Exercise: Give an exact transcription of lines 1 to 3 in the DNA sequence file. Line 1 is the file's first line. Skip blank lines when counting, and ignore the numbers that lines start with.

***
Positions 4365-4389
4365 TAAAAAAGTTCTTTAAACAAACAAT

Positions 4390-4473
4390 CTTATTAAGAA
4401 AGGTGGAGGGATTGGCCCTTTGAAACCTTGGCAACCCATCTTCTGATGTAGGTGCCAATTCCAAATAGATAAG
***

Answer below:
Positions 4365-4389
4365 TAAAAAAGTTCTTTAAACAAACAAT

Positions 4390-4473